Heat and humidity greet us this morning as we pull open our wooden Balinese doors and step out.
We head up to the main pavilion for breakfast and see staff preparing for the start of a majour holiday in Bali. Small handwoven reed baskets of food offerings and flower petals are being prepared and placed at the two shrines that are on hotel property. These are laced with burning incense and the air is filled with a sweet smell. More of these little offerings are made during the day, culminating with prayers later on. We finish our breakfast and head into the streets to do some exploring. At every doorstep or entrance to a building are these baskets of offerings and beautiful hand-woven hanging reed banners.
A Firm No
Just outside our hotel, we are stopped by an intrepid young salesman trying to get us to attend the opening of a new hotel in Jimbaran Bay. Every ten feet we are offered a taxi or are honked at for a taxi. A firm but polite no is all that is needed. We peruse some shops (many shops and restaurants we pass on our walk are already closed for the holiday) and end up at a sarong shop and buy seven! All for the incredible price of $12 CDN. Our friend Eric in Sydney gave us two sarongs as gifts on our last night in AU and these will add to our collection.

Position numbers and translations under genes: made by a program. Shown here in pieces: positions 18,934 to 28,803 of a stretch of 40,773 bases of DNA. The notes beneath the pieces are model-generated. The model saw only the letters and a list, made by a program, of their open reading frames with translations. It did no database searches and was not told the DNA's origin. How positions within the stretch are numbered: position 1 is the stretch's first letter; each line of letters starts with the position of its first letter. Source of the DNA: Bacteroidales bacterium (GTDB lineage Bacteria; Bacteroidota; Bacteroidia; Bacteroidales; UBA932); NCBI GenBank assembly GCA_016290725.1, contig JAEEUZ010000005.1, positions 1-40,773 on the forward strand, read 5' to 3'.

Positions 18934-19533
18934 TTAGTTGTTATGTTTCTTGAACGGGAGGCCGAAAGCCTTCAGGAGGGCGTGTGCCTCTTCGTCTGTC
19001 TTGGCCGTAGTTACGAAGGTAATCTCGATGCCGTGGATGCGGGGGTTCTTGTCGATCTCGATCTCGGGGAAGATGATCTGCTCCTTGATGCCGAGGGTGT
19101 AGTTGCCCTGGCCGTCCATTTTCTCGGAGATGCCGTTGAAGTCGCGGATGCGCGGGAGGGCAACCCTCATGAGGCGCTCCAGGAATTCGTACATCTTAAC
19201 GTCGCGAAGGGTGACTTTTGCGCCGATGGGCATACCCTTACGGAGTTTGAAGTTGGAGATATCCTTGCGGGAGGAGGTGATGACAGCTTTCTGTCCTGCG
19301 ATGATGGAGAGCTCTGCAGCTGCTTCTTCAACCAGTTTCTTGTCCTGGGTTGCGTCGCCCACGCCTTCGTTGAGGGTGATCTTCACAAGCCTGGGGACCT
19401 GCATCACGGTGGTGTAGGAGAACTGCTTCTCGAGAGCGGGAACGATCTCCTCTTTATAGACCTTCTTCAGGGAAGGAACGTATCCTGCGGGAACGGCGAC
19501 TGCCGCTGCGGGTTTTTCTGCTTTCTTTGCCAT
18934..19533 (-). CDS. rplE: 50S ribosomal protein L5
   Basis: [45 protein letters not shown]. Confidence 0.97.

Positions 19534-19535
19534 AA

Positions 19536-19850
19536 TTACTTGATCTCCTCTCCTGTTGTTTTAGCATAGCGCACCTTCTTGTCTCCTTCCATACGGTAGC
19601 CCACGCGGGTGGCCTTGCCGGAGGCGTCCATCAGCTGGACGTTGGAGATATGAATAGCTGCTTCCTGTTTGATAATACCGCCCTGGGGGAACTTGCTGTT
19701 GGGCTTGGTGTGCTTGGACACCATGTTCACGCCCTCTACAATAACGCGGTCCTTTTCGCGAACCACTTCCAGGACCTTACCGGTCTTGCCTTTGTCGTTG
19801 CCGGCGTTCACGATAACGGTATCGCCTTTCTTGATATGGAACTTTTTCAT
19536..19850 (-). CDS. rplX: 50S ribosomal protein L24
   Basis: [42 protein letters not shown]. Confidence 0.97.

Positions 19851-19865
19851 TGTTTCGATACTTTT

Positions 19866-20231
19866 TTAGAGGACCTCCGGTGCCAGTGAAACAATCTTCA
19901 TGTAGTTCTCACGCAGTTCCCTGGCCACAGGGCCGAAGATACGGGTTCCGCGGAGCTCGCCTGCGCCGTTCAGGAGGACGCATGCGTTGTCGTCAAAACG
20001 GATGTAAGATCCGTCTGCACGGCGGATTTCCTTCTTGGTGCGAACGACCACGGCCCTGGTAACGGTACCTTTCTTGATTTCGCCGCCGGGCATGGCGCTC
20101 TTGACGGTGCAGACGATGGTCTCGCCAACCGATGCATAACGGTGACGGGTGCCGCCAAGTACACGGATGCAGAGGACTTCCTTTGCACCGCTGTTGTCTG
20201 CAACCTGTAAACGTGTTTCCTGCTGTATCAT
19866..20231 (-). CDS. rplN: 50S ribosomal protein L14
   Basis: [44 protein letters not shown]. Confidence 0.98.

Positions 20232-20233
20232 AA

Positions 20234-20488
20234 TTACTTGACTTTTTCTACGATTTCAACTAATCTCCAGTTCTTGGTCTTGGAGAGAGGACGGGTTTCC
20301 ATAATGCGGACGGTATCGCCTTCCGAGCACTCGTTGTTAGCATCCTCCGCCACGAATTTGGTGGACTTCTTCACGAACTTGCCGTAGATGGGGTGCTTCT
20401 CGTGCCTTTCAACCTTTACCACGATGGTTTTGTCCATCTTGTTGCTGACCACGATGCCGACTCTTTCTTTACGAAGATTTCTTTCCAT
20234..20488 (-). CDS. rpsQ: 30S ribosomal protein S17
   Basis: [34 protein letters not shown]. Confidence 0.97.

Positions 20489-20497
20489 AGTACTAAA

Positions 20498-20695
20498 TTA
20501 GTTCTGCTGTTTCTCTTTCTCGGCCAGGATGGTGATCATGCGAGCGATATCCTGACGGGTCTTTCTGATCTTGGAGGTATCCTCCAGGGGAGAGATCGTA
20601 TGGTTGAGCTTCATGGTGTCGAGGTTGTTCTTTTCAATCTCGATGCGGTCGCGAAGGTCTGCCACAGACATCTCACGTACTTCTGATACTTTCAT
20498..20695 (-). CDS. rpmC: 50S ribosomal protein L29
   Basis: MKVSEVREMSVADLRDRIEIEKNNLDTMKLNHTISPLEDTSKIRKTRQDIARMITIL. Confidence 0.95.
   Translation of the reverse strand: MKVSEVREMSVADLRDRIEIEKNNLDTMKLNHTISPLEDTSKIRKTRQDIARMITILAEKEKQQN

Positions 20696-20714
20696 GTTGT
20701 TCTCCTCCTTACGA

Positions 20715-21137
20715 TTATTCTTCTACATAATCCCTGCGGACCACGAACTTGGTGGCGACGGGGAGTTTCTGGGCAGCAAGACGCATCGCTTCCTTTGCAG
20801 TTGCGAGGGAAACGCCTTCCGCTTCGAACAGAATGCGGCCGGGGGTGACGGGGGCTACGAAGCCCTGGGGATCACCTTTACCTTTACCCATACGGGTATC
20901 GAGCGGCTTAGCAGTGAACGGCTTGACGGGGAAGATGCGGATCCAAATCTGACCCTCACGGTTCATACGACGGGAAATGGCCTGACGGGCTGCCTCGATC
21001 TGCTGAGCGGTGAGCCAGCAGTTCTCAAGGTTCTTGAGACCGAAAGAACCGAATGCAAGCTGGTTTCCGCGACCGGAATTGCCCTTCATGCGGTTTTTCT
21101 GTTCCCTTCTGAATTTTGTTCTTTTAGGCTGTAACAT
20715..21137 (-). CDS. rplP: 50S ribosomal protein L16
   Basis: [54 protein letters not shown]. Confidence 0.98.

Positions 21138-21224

We head back to the hotel, sweaty and hot, having walked for about 3 hours. We plan to rest and head out again after lunch, but the pool is so alluring that we spend the afternoon relaxing.
As part of today’s cleansing celebrations, there would ordinarily be noisy parades designed to scare evil spirits away for another year. These parades feature huge carved sculptures of various gods and spirits, called Ogoh-Ogoh, with everyone banging a drum or somehow making noise. They have been banned this year for fear that, with the upcoming Indonesian general election, they will end in riots. After dinner we do head out anyway, hoping that although the parades are cancelled there will be some celebrations to observe. We are lucky – just as we get to the main road miniature Ogoh-Ogoh’s are gearing up outside the temple. We watch and listen, fascinated, and take some photos – everyone happily poses! We join the procession with the other foreigners, following the tail end – for about 50 metres, where it heads into the grounds of another temple and quickly dies. We hang around waiting for something else to happen, and when it becomes clear nothing will, we head back to our hotel for a swim and a beer.
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